Hurricane season is technically June 1 through November 30, but if 2020 is any indicator, it may become longer in the future. The 2020 hurricane season has proven to be the most active in recorded history. With such an active hurricane season that has lasted longer than in recent years, it’s important to look ahead and understand how to prepare your construction jobsite for a natural disaster in the future. In this post, Lakeland construction attorneys with Cotney Construction Law share a few tips to help you prepare your jobsite and your team for hurricane disruptions.
Secure Loose Articles and Electrical Hazards
Any loose articles from smaller items like tools and hardware to larger pieces like scaffolding should be secured as soon as possible. The outer bands of a hurricane can contain extremely strong winds and tornadoes, which can cause scaffolding or other non-permanent items to become unsafe. It’s also crucial to try to avoid electrical hazards before the hurricane by insulating or cover any electrical wiring to shield it from water. You should also board windows and use sandbags to prevent floodwater from entering the structure or anywhere electrical items might be stored.
Create and Communicate a Clear Hurricane Plan
Before a hurricane hits, it’s important to create a clear hurricane plan. This plan should include safety procedures, requirements for temporarily closing a jobsite, and information on how or where employees can access information regarding closures and return to work procedures.
It’s essential to write and distribute a comprehensive hurricane plan by the first day of the Atlantic hurricane season on June 1. Employees should be prepared to execute your plan on a moment’s notice until November 30, when hurricane season officially comes to a close. Ensure that each worker has read your plan, understands their specific role, and acknowledges the importance of preparing for a hurricane.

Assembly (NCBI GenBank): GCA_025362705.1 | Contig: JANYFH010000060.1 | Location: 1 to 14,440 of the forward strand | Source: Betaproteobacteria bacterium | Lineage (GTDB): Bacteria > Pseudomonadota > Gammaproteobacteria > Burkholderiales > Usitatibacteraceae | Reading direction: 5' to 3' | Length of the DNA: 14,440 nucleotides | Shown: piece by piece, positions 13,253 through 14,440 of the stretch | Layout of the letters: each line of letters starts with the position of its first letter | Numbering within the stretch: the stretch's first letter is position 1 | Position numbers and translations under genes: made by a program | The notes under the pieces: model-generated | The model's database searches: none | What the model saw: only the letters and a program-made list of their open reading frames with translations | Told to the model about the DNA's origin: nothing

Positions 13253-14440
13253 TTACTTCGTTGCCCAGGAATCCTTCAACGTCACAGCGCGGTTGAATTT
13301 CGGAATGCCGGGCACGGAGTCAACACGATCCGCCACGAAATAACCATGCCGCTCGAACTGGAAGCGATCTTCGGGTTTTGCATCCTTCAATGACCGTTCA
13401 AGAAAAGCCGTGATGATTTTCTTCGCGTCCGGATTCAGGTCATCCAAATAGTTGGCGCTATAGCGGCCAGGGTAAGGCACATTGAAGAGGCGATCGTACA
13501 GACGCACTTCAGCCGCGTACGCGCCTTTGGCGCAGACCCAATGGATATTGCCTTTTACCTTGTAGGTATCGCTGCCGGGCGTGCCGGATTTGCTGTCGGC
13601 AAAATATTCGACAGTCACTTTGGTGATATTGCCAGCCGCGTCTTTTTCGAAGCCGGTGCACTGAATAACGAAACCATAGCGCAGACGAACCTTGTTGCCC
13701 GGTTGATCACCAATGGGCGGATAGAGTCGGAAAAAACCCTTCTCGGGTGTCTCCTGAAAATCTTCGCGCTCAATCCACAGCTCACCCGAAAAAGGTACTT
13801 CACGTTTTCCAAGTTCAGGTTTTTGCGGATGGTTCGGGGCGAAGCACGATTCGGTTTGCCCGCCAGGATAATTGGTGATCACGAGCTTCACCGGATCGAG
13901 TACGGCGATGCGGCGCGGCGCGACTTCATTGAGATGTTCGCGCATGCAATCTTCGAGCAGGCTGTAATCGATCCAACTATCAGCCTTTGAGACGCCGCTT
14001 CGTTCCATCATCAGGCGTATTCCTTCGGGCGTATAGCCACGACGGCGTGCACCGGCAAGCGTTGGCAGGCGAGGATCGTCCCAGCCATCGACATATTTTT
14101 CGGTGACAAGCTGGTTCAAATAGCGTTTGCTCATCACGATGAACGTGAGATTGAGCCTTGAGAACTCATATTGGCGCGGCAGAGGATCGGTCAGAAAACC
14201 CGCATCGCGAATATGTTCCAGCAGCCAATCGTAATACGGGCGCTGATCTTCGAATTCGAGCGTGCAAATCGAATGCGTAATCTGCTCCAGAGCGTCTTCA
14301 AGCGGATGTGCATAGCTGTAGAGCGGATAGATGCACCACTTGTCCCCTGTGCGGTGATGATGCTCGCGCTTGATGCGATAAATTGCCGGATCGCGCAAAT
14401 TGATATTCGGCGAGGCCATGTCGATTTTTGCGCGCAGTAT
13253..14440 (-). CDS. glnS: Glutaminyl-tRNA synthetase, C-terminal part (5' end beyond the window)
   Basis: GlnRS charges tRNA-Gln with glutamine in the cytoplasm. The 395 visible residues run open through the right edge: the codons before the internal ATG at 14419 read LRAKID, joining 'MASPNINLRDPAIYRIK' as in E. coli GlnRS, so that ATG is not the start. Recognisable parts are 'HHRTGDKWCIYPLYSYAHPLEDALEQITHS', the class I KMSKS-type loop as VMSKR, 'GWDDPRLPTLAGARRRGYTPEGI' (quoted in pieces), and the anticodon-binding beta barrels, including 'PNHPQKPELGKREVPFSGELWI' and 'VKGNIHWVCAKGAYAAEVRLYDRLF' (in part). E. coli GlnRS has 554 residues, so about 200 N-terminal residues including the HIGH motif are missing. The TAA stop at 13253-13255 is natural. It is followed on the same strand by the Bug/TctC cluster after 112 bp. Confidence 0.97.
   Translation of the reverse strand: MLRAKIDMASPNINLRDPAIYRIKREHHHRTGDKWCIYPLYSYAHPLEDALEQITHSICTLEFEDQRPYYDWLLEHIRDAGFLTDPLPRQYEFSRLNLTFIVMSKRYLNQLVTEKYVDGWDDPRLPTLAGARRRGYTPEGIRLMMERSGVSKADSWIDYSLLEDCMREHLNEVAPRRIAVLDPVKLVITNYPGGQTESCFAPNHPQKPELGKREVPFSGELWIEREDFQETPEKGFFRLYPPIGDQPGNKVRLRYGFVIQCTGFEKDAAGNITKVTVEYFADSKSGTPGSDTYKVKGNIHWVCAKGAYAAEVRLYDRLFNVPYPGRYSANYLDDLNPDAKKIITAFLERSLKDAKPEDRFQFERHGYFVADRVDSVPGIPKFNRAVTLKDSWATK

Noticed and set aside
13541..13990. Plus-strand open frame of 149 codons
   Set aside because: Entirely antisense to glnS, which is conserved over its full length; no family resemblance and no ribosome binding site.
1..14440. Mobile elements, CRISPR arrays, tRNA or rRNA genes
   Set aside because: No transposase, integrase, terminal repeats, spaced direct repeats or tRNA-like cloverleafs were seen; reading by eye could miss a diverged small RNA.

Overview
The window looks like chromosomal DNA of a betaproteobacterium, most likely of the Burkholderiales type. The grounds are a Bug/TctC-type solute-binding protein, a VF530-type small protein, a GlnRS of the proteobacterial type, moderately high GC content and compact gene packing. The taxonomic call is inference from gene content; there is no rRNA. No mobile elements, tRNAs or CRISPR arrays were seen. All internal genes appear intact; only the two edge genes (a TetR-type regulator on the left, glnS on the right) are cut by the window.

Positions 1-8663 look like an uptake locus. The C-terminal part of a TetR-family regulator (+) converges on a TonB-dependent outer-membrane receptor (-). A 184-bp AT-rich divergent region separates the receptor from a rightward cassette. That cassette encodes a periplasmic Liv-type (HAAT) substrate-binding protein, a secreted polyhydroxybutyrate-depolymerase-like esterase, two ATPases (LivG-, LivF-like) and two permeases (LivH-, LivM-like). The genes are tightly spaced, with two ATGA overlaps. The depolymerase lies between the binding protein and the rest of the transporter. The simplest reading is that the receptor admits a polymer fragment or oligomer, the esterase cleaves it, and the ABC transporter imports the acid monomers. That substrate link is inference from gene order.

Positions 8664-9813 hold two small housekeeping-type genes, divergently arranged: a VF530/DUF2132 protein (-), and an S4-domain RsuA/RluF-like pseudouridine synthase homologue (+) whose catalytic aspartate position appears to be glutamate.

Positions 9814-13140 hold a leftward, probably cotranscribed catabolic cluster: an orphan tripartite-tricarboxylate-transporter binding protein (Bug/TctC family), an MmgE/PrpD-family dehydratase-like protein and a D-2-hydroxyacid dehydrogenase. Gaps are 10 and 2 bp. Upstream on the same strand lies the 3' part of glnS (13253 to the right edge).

Create a Salvage Plan
Despite the best preparation, your jobsite may be damaged during a hurricane. After you return to the construction site, you should perform any necessary clean up before construction resumes. For this reason, you should create a clear salvage plan, which will ensure safety and a speedy return to productivity. Survey the construction site, decide which materials are salvageable, and then remove materials and equipment that have sustained damage. Next, ensure that all fire protection systems are working; otherwise, they will have to be replaced or restored before you can safely resume work. Lastly, remind your employees that they should exercise extreme caution in the aftermath of a hurricane and report any unusual circumstances to a supervisor.
If you need any further assistance, Lakeland construction lawyers with Cotney Construction Law will discuss the best ways to keep your construction site safe during and after a hurricane. Furthermore, they will discuss your liability if there are elements damaged during a storm.
Disclaimer: The information contained in this article is for general educational information only. This information does not constitute legal advice, is not intended to constitute legal advice, nor should it be relied upon as legal advice for your specific factual pattern or situation.